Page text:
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  3. I had a LEEP done in ’06 and was really well informed of the possible complications, from scar tissue to a weakened cervix that might require stitches to keep me ‘closed’ during pregnancy…. I made sure to tell my OB about it from the beginning of my pregnancy and sure enough, when my water broke, I had trouble dilating. The nurse actually broke up the scar tissue, and it helped me dilate much faster (hurt like a son of a gun though!!). I hope that this becomes more common knowledge–I will make sure to share it with my doula and midwife so that hopefully they can help other moms dealing with it!

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  4. I’ve had two LEEPs and several biopsies. I was informed that I could end up with scarring that could cause problems dilating, or that it could cause problems with an incompetent cervix. After the second LEEP, I experienced severe cramping during my period and the doctor used a catheter to stretch my cervix just enough to stop that problem. I’m now pregnant and due in April. After the problem I had with my period, I am planning to start EPO at week 36 because I fully expect to have trouble with dilating.

    Thank you for this article. I am shocked at how many women have these procedures done and are not warned of the possible future consequences and how to overcome them.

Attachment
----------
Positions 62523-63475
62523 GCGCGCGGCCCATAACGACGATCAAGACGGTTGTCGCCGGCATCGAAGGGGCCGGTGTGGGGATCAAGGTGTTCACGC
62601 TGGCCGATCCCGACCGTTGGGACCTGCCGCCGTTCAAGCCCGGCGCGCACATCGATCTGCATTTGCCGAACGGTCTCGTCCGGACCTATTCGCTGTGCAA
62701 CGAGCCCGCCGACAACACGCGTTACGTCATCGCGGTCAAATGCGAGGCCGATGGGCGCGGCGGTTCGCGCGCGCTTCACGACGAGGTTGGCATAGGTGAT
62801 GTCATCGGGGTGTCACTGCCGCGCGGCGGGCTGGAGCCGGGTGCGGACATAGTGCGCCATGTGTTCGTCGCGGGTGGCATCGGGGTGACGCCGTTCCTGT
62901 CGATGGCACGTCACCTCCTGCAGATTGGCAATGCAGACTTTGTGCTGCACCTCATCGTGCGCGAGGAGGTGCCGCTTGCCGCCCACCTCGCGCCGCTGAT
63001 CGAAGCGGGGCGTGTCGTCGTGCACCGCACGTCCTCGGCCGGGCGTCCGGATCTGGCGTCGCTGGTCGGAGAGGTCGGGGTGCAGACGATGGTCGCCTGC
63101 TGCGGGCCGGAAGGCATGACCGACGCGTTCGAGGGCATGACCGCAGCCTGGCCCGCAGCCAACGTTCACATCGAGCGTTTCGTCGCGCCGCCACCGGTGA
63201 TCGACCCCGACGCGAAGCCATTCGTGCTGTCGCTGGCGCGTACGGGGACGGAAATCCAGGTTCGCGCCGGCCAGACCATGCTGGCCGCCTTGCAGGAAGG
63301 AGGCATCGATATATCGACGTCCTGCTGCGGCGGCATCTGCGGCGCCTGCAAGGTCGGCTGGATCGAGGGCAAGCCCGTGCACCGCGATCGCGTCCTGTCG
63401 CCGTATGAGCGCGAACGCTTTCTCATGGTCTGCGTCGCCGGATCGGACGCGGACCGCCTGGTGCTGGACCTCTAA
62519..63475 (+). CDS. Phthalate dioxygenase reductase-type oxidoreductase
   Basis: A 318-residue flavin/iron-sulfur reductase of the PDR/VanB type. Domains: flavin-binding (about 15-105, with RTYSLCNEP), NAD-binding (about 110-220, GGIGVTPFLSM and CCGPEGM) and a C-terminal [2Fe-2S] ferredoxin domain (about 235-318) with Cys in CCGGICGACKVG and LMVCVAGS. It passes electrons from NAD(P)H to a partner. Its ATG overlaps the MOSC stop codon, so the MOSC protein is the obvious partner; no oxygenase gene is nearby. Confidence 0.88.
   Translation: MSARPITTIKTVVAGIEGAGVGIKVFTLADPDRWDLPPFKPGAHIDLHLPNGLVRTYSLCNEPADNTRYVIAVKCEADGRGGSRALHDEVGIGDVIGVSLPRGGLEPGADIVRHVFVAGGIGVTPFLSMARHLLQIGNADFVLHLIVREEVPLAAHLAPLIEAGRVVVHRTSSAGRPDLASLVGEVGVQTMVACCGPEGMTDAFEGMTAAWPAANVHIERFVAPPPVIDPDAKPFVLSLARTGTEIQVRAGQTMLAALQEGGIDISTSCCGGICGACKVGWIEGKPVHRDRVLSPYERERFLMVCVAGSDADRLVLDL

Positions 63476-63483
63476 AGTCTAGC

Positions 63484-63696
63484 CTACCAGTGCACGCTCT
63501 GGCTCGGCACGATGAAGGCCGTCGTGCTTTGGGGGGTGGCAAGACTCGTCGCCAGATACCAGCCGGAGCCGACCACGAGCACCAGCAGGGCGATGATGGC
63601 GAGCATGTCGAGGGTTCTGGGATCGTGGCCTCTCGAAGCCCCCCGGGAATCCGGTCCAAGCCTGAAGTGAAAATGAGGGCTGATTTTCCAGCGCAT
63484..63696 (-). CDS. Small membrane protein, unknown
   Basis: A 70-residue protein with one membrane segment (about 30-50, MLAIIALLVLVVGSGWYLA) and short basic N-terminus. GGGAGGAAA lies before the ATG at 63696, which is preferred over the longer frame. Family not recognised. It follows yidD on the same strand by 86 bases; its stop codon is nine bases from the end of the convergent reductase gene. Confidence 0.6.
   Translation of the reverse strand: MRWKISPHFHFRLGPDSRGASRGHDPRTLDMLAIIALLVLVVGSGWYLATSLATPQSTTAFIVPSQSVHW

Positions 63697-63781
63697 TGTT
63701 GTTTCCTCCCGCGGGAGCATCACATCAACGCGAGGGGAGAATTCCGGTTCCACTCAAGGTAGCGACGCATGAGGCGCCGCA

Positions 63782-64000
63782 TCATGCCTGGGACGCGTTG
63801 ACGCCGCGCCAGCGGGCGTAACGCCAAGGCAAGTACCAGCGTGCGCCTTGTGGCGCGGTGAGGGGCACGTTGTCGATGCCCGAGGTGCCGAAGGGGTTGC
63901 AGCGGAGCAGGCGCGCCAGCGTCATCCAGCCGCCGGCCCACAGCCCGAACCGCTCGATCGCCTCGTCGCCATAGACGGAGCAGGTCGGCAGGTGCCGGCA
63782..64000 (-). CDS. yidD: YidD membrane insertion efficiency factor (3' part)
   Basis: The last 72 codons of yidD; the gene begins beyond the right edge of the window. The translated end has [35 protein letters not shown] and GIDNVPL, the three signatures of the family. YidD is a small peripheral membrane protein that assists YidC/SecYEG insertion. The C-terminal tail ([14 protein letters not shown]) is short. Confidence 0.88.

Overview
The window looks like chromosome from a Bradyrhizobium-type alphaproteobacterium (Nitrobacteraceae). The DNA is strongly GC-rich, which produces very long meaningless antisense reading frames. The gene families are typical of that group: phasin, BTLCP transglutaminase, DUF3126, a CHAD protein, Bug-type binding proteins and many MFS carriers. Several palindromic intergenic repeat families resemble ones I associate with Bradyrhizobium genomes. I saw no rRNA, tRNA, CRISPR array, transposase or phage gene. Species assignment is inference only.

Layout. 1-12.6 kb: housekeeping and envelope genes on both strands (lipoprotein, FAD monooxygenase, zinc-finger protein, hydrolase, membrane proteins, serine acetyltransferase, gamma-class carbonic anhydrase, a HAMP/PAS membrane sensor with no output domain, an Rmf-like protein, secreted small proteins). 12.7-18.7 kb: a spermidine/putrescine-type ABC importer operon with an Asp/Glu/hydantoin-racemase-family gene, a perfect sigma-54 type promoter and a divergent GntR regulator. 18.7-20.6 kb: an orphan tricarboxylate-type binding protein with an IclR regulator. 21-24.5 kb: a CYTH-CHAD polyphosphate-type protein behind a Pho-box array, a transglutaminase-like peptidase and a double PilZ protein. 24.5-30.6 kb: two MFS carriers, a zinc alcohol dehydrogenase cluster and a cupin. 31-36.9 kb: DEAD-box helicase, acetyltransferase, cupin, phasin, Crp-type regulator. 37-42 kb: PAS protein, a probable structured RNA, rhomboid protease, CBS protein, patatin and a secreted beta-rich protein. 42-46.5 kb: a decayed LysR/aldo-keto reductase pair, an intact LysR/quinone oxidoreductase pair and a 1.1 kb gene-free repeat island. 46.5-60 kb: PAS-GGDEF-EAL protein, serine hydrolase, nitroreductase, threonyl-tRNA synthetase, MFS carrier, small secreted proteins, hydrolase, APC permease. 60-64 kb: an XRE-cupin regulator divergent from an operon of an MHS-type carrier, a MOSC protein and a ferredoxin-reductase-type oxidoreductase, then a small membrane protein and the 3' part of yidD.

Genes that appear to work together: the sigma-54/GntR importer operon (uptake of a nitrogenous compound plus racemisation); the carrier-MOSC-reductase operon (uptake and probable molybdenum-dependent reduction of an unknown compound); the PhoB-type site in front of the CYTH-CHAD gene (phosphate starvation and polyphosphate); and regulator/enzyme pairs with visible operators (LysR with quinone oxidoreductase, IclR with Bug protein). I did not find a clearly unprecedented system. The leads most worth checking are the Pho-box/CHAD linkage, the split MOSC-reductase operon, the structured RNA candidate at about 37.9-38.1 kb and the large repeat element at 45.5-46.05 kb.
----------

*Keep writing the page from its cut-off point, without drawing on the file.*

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    EnjoyBirth
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    Hopefully with the EPO you will dilate easily! :) And you know about the potential issue, so if there are problems your care provider can massage the cervix for you.
    Interesting it caused issues with your period.

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    Sarah Reply:

    Thank you! If I still have trouble, I plan to insist on massage, even if I have to do it myself or have hubby do it for me.

    I thought it was interesting, too. I’ve been fortunate in that I’ve never had more than minor cramping before, but after that second procedure until I went back to my doctor, it was awful. She said the scarring was interfering with the blood flow, so my body was having to work harder. She used a catheter to stretch it back out a bit, and I’ve been fine ever since.

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  5. I am 38 weeks, and at 39 weeks, my OB plans to do cervical massage to break up the scar tissue from a LEEP I had about 8 years ago (so before labor begins).

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  6. I am not sure whether this is likely to trigger labor to begin or not, but I think probably not.

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    EnjoyBirth
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    I don’t know. I guess it potentially could, but as long as you are full term that would be OK.

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  7. I had a LEEP, and my midwife was very proactive about this issue. She had me taking evening primrose capsules orally for at least a month leading up to birth, and both orally and vaginally in the last few weeks. It was amazing…no cervical massage required. I had a fast labor – 9 hours of first stage (during which I was really not even convinced I was in labor), and delivered 3 hours after my water broke.